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Japan's December data dump was ugly

Godzilla standing in downtown Tokyo. Photo: Getty / File

Japan’s December data dump has yet again disappointed with most economic releases undershooting expectations.

Starting with the good news first, Japan’s unemployment rate held at 3.3% for a second consecutive month, in line with expectations.

Suggesting that labour market conditions continue to tighten, the national jobs-to-applicants ratio jumped to 1.27, the highest level seen since January 1992. It was above both the 1.25 level of November and expectations for an increase to 1.26.

The ratio simply measures the numbers of jobs available compared to actual job seekers. For an economy looking for wage growth, this is a promising sign.

While the outlook for wage inflation is improving, it has yet to create any inflationary effects.

From a year earlier core inflation, that which strips out fresh food prices, held at 0.1%, in line with expectations.

Suggesting that the national core inflation figure may fall back this month, the core figure for Tokyo slid to -0.1% in January, missing forecasts for an unchanged reading of 0.1%.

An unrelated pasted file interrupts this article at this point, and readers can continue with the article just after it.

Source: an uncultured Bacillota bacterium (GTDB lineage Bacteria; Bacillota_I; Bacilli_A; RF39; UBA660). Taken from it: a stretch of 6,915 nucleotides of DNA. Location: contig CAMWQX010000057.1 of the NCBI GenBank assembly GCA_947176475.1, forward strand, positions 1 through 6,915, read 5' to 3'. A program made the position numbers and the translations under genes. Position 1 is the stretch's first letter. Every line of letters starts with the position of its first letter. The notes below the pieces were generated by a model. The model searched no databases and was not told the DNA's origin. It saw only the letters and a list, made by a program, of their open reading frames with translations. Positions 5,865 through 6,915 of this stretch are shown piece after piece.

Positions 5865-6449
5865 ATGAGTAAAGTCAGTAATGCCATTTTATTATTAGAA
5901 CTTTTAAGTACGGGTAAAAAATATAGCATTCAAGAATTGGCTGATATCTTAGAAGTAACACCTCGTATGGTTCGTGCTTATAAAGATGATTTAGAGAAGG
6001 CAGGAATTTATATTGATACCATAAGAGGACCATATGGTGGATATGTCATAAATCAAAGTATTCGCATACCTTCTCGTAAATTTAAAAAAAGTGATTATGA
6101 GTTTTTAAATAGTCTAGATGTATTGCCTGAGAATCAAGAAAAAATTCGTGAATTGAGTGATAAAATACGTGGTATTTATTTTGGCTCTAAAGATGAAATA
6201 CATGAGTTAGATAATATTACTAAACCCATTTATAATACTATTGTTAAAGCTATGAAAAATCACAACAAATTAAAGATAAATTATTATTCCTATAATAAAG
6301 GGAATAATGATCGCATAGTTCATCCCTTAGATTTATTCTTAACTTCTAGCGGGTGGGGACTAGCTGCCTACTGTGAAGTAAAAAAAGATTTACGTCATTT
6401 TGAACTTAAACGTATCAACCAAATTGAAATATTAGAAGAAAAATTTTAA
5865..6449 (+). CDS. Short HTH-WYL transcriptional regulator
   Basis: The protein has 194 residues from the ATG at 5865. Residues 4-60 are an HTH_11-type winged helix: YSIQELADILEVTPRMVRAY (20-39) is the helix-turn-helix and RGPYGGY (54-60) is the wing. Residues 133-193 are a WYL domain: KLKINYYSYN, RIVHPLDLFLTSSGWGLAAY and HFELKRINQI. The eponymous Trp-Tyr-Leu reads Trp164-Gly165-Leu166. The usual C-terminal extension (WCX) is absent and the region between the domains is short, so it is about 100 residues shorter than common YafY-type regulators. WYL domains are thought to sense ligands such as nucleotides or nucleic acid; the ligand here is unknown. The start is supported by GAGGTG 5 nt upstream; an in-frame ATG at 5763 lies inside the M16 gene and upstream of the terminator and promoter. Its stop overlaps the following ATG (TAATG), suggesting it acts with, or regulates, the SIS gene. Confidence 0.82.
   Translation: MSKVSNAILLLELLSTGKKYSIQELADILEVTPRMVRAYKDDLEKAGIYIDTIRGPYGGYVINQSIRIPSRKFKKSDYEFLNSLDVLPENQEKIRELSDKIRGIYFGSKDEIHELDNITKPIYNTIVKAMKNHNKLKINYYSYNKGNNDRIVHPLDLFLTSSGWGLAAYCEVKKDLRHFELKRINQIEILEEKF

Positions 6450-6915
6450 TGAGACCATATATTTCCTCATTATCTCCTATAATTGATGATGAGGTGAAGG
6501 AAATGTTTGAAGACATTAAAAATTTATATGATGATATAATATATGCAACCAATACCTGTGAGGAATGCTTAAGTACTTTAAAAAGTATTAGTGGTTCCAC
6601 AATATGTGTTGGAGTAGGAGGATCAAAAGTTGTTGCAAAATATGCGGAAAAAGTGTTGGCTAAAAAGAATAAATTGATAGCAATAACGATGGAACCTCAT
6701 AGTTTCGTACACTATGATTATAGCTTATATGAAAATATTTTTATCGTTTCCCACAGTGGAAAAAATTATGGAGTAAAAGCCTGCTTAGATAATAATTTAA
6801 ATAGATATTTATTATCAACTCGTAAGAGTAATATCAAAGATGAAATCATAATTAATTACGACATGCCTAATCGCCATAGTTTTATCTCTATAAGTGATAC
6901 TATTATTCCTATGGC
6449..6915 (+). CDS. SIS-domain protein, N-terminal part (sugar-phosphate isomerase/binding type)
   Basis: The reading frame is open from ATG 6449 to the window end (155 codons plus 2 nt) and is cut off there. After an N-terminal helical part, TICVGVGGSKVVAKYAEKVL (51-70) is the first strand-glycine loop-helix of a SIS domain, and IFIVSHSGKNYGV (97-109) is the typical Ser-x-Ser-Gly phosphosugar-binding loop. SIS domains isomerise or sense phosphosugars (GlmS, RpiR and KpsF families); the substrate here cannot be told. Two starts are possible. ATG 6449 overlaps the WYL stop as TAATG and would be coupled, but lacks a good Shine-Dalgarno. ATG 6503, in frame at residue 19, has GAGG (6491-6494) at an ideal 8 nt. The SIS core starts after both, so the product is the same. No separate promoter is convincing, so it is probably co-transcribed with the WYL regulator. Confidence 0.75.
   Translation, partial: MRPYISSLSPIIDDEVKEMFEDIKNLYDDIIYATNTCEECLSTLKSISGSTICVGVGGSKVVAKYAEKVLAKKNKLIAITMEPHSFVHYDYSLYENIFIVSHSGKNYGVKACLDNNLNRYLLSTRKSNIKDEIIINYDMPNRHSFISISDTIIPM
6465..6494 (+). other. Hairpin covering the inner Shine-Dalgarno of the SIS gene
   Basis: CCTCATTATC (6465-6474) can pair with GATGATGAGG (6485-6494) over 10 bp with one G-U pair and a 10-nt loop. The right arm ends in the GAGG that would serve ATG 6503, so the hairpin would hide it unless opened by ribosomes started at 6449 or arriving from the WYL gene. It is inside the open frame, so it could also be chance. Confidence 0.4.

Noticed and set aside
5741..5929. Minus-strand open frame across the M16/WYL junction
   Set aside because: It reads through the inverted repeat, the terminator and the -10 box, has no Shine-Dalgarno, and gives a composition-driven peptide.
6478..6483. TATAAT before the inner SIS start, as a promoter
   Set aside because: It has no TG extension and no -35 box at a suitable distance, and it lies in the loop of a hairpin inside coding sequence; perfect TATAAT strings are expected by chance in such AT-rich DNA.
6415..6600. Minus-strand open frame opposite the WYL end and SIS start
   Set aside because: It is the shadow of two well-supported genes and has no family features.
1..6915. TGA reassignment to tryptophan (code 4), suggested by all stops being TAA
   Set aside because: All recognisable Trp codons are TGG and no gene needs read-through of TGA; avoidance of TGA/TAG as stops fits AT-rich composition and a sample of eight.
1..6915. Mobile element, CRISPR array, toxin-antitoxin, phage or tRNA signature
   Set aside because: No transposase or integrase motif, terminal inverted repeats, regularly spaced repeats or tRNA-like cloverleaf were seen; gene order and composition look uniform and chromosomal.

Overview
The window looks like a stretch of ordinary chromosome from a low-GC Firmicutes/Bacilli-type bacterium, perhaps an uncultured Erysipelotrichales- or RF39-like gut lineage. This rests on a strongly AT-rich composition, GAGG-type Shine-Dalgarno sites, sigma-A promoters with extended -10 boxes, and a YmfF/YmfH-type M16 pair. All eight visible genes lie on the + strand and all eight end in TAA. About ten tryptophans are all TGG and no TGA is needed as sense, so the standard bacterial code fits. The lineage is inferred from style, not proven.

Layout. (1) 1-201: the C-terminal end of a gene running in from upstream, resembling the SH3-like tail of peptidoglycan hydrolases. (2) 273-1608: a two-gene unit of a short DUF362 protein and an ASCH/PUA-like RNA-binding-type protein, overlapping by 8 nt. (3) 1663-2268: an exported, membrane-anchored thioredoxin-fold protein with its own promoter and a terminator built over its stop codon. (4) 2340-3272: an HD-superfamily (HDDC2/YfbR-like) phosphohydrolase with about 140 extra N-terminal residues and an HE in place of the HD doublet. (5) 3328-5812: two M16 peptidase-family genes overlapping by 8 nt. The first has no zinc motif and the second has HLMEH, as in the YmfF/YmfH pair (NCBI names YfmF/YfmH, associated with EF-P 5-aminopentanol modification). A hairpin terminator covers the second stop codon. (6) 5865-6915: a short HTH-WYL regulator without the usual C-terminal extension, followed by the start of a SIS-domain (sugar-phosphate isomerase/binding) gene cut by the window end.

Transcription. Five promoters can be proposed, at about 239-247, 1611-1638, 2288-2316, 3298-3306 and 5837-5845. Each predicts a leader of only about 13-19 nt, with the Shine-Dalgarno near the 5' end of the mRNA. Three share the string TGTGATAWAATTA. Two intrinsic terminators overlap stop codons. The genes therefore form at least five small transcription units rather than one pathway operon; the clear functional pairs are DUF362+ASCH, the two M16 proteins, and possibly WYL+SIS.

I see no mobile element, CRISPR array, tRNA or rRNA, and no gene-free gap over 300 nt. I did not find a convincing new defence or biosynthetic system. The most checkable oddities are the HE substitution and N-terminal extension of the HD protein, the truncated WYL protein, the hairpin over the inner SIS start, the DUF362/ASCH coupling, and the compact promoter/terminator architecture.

Given it is released ahead of the national figure, many analysts use the price movements from Tokyo to gauge what is likely to happen nationally in the month ahead.

The Bank of Japan inflation target of 2% is looking a long way away at present.

Adding to the disappointment, Japanese industrial output also missed forecasts, sliding 1.4% in December. The decrease followed a 1.1% contraction in November and was far below the 0.3% decline expected.

Looking further ahead, manufacturers suggest that output is likely to rebound 7.6% in January before contracting 4.1% in March. If recent form is anything to go by, the risks appear slanted to the downside.

Rounding off the data dump was household spending, and it came in well below expectations for December.

From a year earlier it fell by 4.4%, below both the 22.1% contraction of November and expectations for a decline of 2.4%.

It was largest annual contraction since March 2015.

Later this afternoon the Bank of Japan will announce its latest monetary policy decision.

In the wake of today’s largely disappointing data set, along with weak retail sales and trade figures for December, expectations for additional monetary policy easing to be delivered following this meeting are building.

Analysts at CBA put the likelihood of an expansion in the Bank of Japan’s QQE program at around 30%.

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